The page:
Mesh Convergence Study in ABAQUS

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  • #1
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Hi,
I just have a quick question about mesh convergence, hopefully someone can help.

I have a model of a pipe bend that I've meshed using ABAQUS and then found the location and value of the maximum von Mises stress. I then refined the mesh a few times and plotted the max stress against the number of elements in each mesh. The resulting graph has the following shape with no. of elements on the X axis and stress on the Y axis
.
http://people.sinclair.edu/nickreeder/eet150/PageArt/exponentialI.gif

Any mesh convergence graphs I've seen however have the following shape.

http://www.chalice-engineering.com/News/images/knowledge1_fig1.GIF [Broken]

Does it matter that my graph is a mirror image of what it "should" be? ie the stress in my model converges from a higher stress to a lower stress rather than vice versa.

Any help would be appreciated.

Thanks.
 
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Answers and Replies

  • #2
minger
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As you refine your mesh, the maximum stress goes to zero?

Are you sure that you are plotting the maximum stress and not perhaps stress at a certain element (which as the stress location could change, could change)?

You are correct that when your mesh is fine enough, the maximum stress should not change appreciably.
 
  • #3
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Apologies for not being clear but what I meant was that as I refine the mesh, it approaches some value (not zero, actually it's around 6.6 MPa). I understand the first graph is misleading, just ignore the axes and look at the shape of the graph (it's the only graph I could find quickly on google with the correct shape).

As the mesh gets finer, the max stress drops from a higher value (say around 7 MPa) and eventually converges at around 6.6 MPa. Any mesh convergence graph I've ever seen starts at a lower stress (say 6 MPa) and then increases and eventually converges at 6.6 MPa. This gives my graph a shape similar to that in the first picture (just the shape, forget the values plotted on those axes) as opposed to what is shown in the second picture. Does this matter? Is my mesh convergence graph still valid or have I done something wrong?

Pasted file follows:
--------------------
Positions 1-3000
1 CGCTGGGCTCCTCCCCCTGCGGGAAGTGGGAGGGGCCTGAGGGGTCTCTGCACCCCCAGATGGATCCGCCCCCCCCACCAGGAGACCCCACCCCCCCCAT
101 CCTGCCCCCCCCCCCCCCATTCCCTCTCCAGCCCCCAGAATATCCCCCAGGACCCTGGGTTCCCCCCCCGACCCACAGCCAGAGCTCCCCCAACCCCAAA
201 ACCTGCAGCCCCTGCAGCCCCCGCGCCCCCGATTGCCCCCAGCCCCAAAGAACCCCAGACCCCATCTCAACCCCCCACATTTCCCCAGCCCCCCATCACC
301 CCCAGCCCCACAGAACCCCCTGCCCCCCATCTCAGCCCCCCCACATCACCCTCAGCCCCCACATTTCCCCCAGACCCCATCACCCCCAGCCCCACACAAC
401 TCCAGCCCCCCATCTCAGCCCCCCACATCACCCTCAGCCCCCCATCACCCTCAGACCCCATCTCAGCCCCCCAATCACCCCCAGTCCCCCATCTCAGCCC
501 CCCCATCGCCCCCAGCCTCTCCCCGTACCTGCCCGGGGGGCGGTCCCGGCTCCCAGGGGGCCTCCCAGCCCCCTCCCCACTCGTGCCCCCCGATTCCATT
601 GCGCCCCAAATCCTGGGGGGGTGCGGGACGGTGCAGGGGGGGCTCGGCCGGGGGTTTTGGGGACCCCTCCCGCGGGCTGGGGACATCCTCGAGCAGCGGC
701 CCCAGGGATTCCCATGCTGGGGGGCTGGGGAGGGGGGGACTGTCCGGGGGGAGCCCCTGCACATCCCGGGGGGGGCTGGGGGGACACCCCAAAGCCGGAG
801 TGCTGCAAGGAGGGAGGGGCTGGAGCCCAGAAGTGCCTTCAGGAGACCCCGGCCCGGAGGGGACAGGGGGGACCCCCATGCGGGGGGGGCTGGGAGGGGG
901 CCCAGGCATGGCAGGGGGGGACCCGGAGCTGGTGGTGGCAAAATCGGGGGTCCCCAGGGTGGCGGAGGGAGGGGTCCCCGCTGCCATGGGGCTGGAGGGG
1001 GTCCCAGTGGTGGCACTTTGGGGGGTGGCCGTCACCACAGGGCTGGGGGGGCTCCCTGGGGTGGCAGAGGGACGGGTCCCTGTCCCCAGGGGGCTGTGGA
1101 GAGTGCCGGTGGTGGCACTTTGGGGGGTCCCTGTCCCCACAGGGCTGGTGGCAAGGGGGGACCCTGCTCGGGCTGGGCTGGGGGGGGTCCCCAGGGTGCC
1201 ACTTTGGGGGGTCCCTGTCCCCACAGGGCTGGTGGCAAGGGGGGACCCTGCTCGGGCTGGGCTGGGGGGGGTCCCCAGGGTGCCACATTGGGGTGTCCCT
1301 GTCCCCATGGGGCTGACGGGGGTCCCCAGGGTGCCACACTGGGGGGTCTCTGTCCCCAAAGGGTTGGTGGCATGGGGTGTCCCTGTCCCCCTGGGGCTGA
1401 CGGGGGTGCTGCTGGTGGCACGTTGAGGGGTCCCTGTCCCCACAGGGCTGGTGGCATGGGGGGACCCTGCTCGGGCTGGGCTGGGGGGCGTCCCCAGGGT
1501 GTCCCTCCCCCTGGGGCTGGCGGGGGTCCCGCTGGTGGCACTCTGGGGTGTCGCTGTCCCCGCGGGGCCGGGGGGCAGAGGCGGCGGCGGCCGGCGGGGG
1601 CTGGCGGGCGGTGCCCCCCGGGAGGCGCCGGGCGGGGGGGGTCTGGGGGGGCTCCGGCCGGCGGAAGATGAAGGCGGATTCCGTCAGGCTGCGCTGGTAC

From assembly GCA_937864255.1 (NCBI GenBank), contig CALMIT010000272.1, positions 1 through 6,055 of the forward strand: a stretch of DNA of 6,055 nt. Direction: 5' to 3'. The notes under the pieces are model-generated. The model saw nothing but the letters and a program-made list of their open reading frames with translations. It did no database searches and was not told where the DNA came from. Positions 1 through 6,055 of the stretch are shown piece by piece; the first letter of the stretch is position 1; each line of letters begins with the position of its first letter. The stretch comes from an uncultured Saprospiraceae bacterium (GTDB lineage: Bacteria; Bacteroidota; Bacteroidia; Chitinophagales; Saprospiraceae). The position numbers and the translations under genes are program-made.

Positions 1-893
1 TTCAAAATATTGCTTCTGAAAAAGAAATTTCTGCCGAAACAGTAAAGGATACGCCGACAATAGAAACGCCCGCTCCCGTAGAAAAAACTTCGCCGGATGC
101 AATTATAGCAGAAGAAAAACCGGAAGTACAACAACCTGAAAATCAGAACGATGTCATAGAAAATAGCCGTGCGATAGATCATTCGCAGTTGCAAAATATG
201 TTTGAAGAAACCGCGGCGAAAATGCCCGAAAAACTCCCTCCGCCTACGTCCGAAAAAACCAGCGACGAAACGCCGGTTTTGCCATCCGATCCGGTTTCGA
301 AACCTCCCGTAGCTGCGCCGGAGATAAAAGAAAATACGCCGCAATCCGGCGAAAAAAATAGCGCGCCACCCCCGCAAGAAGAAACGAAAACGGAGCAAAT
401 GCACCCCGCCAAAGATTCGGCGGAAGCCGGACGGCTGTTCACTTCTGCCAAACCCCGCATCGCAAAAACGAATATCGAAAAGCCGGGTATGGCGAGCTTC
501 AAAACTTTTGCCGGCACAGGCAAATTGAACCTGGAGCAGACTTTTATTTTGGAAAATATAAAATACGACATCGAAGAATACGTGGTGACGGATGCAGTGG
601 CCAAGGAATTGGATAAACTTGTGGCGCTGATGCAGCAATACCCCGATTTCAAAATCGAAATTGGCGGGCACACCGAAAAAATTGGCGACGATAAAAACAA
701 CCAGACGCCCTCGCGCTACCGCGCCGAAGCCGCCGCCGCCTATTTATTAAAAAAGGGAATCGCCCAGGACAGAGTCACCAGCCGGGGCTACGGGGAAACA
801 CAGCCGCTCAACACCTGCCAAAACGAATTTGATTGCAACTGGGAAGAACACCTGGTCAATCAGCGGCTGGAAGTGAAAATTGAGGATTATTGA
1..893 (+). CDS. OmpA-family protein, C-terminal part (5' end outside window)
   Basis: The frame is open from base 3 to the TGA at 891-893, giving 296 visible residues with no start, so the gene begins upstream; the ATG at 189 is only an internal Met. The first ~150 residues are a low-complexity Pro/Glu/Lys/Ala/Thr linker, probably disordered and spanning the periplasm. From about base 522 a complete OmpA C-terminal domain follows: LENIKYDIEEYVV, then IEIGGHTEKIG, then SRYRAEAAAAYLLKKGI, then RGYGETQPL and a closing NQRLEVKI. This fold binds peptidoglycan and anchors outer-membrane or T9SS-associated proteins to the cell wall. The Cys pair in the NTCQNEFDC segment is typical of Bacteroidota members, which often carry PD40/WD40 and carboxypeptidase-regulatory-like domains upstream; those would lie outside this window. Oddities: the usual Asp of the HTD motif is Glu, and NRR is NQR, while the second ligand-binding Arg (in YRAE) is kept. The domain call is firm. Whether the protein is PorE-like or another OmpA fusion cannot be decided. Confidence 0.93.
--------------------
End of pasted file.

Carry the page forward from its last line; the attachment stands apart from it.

Thanks for your reply, I hope I've cleared that up.....
 
  • #4
minger
Science Advisor
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No, you may be valid.

With coarse meshes typically I see erroneously high values of stress. This is mostly due to the elements in that region become very faceted. The high stress location is almost always in a curved region, so lack of meshing can introduce nonphysical stress concentrations.

Now it's very likely that you may be coarsely meshing over a feature which can add to stress, and you can see something like you have in Figure 2.

Computational physics is really a gray-box. It's important to know that, and know that things don't always happen the same way (in fact they rarely do).
 
  • #5
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Thanks minger. I'm going to try mesh finer and finer and then see what the graph looks like, if it continues to converge, then so be it and if it doesn't I may be back with more questions! I'm also going to try using different element types.
 
  • #6
minger
Science Advisor
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If your analysis and geometry are pretty straightforward then you shouldn't see too much of a difference between element types, so long as they are similar. Years ago, there were rather large differences in high-order vs low-order, and you may see that today if you use legacy elements. However, if you use updated elements, they should be similar.

Good luck,
 

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